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'A medical miracle:' woman with rare cancer gives birth to baby boy

(WBAY)
Published: Feb. 13, 2020 at 3:21 PM CST
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A Door County woman is making medical history, becoming what doctors believe is one of just a few cases in the country where a woman has beat a very rare form of uterine cancer and was then able to have a child.

It didn't come without a lot of research, worry and faith in her medical team, but the result is bringing overwhelming joy to the family and her doctors.

Like every proud new mom, Whitney Everard is beaming with pride over the birth of her first child.

"This is William Lloyd Bittorf," Whitney tell us, holding her newborn boy. "(He's) seven pounds, three ounces, and 19 inches long."

The little guy is giving her the ultimate reason to glow.

He's a sort of medical miracle.

"Definitely not where I thought I'd be not even two years... a year and a couple months after, but really happy with what we have," says Whitney.

In late 2018, Whitney went to the doctor because she was concerned about abnormal bleeding.

Weeks of tests and waiting turned into a dreaded diagnosis.

Doctors found a tumor in her uterus that had to be removed just to find out what it was.

"Whitney had a low grade endometrial stromal sarcoma, which is less than 0.2 percent of the uterine cancers that get diagnosed every year," explains Prevea Health gynecologic oncologist Dr. Erin E. Stevens. "It's about a one in a million type of uterine cancer."

And it's almost unheard of in a 26-year-old, otherwise healthy woman.

Dr. Stevens remembers telling Whitney the best medical treatment was a second surgery to perform a complete hysterectomy -- eliminating any chance of her getting pregnant and having children.

"She said thank you very much for your opinion, but no, I'm not going to have a hysterectomy," recalls Dr. Stevens.

"I wasn't going to let not knowing what was going to happen decide that we never have kids, so I guess, instead of ignoring the unknown, we just, we'd find out what happens," says Whitney.

Dr. Stevens made her consult other medical experts who also advised surgery, not children.

But a determined Whitney and her family began researching their options.

They read medical journals, looking for other women with this rare cancer who also had kids.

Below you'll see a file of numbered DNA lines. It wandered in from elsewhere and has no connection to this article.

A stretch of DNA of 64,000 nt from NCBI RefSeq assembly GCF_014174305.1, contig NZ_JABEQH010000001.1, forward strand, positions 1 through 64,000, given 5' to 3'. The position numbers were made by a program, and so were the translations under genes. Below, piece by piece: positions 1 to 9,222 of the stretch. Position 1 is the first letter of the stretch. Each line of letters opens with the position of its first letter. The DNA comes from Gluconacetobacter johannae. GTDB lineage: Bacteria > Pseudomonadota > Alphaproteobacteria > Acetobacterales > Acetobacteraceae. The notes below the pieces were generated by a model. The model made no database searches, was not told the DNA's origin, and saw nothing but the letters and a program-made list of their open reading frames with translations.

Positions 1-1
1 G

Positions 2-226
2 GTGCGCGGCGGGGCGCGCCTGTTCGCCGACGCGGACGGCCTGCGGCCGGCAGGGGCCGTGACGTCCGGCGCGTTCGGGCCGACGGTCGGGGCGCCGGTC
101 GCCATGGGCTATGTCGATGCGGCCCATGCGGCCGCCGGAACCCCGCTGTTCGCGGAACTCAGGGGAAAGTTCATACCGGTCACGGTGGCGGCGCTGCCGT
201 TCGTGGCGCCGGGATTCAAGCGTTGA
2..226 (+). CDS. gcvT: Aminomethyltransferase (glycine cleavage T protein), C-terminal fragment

Whitney tells us it was hard to find even a few in this country.

"I had my mind made up, but I was unsure if it was the right decision necessarily," explains Whitney, when asked if she considered having the hysterectomy instead.

"I think she very well understood the risks that could happen, but we can't predict the future, and just because cancer behaves a certain way in a text book, doesn't mean we have to follow the text book because cancer also doesn't behave the way we write about it in a text book," says Dr. Stevens.

So a few months after removing the tumor, and seeing no signs of more cancer, Dr. Stevens gave her the blessing to try for children.

Barely three months after that, an elated Whitney called with good news.

"How did this happen so fast?!" says Whitney, describing the reaction of her doctors.

Her team of doctors, including Dr. Stevens and Dr. Amy VanGheem, Whitney's Prevea OBGYN, carefully monitored her through the entire pregnancy, unsure what would happen.

"Pregnancy was really the big unknown, because this is a hormonally sensitive cancer. It grows with estrogen, and the risk of being pregnant when your hormone levels of estrogen and progesterone go sky high, is that if there were cancer cells left behind that I couldn't see with my eyes at the time of surgery, her cancer could grow during her pregnancy," explains Dr. Stevens.

But at 36 weeks and one day, Whitney delivered a healthy boy via C-section.

Dr. Stevens was there to make sure Whitney was healthy, too. She found no sign of any cancer.

"To be able to be a part of a young woman having a uterine cancer and then having a baby after that is really a unique and special experience," says Dr. Stevens.

While Whitney will still need a hysterectomy at some point, she hopes to add another child to their family, too.

"If it helps somebody else who's 26-years old and told that they have this, too, and they might never have kids, at least there's now one example of somebody who did, and we're doing good," says Whitney, smiling.